I Timothy 3:14-16 The Mystery Of Godliness.
Paul wrote to Timothy because he was delayed in visiting him and wanted him to know how one should conduct themselves within the church. Paul makes the point of defining what the church is by the other terms he uses (vv. 14-15a). First of all it is the house of God (v. 15b). This carries all the biblical history up to and including the Davidic covenant promise that God would build His own house through David’s son, a promise that would only find ultimate fulfillment in the Messiah. Church or ekklesia means a public assembly of persons, in the case of the church, it is that of the living God. The church has never been a physical building, nor has it ever been an assembly of persons who worship lifeless idols. The church or house of God, is the church or house of the living God.
To continue with the analogy, as the house of God the church is also “the pillar and ground of the truth” (v. 15c). A pillar supports the infrastructure of a building from the ground up. The ‘ground’ of this infrastructure is the foundation upon which everything rests. This is the relationship which the church has with the truth, and it has always been this way. The scriptures are the truth of God revealed, and as Paul made so clear elsewhere, it was to the church of the old testament that “were committed the oracles of God” (Rom. 3:2). The church continued this role up to the present. To the apostles were committed the New Testament word, and the entire bible has been preserved through the ages through the instrumentality of the church. The church is also called to preach and live the truth.
“And without controversy great is the mystery of godliness” (v. 16a). So keeping in mind how we should understand Paul’s use of the word ‘mystery’, the hidden truth now revealed of godliness is “without controversy great.” What follows is believed to be part of an early hymn of praise to the Lord Jesus Christ. The first part of this truth once hidden but now revealed is “God was manifested in the flesh.” John testified that, “the Word became flesh and dwelt among us” (Jn. 1:14). He was manifested in their time, but to the incarnation he was foreordained (I Pet. 1:20 Cf. I Jn. 1:2). John also revealed to us the ultimate purpose of this manifestation-“to take away our sins” (I Jn. 3:5b). Part of the reason why He is able to take away our sins is because “in Him there is no sin” (I Jn. 3:5c).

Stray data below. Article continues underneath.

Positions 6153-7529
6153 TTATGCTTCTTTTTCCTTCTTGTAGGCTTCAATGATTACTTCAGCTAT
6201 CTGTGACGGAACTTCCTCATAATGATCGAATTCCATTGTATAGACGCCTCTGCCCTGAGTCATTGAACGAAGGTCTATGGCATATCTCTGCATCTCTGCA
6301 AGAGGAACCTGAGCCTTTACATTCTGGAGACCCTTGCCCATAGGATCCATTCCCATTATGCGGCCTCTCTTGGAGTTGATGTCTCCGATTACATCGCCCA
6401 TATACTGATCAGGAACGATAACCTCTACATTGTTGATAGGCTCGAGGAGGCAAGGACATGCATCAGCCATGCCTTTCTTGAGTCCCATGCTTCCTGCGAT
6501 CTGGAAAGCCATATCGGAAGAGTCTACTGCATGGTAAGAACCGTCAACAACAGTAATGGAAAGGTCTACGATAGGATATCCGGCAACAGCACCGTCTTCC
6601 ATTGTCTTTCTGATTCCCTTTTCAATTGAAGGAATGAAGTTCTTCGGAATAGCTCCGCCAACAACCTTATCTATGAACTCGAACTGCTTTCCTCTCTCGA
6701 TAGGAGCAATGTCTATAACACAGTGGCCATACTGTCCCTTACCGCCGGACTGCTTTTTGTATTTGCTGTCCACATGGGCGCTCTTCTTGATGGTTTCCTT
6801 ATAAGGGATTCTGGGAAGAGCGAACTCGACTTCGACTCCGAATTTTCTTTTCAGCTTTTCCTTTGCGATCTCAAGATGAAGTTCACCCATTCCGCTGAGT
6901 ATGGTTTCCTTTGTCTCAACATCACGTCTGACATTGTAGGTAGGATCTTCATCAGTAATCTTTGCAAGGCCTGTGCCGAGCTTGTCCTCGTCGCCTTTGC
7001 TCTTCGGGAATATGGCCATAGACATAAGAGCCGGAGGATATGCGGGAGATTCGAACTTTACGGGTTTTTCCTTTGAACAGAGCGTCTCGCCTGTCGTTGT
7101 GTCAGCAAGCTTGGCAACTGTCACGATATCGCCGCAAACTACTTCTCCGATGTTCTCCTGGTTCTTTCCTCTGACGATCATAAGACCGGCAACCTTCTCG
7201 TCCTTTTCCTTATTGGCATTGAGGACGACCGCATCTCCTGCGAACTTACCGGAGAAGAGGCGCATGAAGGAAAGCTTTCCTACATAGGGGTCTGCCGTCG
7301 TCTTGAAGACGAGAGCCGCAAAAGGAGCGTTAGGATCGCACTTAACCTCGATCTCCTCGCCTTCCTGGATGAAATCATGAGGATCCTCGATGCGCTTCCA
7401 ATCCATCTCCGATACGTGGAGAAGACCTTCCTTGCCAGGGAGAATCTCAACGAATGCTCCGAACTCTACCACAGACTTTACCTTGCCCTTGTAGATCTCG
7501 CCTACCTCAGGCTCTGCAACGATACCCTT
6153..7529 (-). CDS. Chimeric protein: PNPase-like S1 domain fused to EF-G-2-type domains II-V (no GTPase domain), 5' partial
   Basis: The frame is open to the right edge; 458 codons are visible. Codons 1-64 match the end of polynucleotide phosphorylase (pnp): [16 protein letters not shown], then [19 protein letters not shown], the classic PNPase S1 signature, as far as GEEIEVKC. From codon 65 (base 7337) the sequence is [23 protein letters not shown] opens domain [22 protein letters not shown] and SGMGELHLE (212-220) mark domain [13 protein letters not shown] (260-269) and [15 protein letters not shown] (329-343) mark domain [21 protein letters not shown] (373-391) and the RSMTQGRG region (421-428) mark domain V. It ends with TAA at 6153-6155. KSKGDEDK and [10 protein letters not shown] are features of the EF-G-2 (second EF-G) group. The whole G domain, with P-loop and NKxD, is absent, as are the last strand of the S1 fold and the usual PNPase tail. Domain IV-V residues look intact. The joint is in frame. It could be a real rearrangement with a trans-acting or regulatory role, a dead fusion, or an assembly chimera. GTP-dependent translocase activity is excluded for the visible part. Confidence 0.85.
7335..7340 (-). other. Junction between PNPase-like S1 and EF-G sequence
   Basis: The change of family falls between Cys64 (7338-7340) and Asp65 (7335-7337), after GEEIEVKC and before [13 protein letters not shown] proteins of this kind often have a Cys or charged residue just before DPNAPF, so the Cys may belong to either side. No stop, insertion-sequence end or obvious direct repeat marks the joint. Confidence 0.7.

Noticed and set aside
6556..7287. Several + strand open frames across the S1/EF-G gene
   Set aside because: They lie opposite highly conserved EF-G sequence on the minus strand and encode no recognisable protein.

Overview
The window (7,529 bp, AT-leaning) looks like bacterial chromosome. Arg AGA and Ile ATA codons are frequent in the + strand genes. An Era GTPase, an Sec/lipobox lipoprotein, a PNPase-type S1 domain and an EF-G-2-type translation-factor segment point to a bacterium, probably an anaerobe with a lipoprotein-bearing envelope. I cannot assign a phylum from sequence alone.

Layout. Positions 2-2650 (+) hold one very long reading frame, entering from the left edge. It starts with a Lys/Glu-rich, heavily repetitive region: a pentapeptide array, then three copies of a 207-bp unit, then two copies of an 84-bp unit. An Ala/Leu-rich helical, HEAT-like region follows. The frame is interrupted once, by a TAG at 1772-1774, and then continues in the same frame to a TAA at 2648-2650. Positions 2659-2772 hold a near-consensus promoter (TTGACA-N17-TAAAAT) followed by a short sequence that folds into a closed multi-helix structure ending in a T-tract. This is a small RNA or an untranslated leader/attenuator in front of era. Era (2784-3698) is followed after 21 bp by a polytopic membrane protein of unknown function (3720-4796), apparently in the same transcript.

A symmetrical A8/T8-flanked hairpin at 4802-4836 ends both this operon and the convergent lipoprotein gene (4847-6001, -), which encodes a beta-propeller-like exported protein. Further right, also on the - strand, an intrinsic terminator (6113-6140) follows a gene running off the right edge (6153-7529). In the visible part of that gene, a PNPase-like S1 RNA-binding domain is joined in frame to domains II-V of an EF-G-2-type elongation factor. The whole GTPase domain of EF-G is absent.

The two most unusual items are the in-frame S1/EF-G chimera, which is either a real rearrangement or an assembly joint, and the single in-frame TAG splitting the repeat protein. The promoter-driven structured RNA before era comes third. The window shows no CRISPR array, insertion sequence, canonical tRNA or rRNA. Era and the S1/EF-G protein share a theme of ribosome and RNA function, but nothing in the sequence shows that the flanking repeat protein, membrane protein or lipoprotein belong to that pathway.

It is not an uncommon belief that we have to wait for the second coming for the Messiah to destroy the works of the devil. However, the apostolic witness is clear that it was with the incarnation that He came to destroy the devil’s works. “For this purpose the Son of God was manifested, that He might destroy the works of the devil.” (I Jn. 3:8b). A second thing to learn concerning this mystery is that He was “justified in the Spirit.” The justification or acceptance of His offering Himself up as a sin offering was manifested in His subsequent resurrection from the dead. He was “declared to be the Son of God with power according to the Spirit of holiness, by the resurrection from the dead” (Rom. 1:4). The spirit descended upon the Lord for this purpose at His baptism (Mt. 3:16).
After His resurrection the Lord was also “seen by angels.” This began on earth with a rolling away of the stone from the tomb (Mt. 28:2). Immediately the disciples were given the mandate to take the gospel to the nations (Mt. 28:19). “Preached among the Gentiles.” This purpose took some time for Peter and others to understand, but eventually they did (Acts 10:34ff.). This also fulfilled the prophetic word (Cf. Rom. 10:18; Ps. 19:4; Mt. 24:14; Mk. 16:15; Rom. 16:26; II Cor. 1:19; Col. 1:23). Furthermore, the word was not only preached, but it was “believed on in the world” (Cf. Rom. 1:8; Col. 1:6; I Th. 1:8). Finally, He was “received up in glory.” His ascension was the beginning of His messianic reign on the throne of heaven at the right hand of the Father (Cf. Mk. 16:19; Lk. 24:51; Ps. 110:1).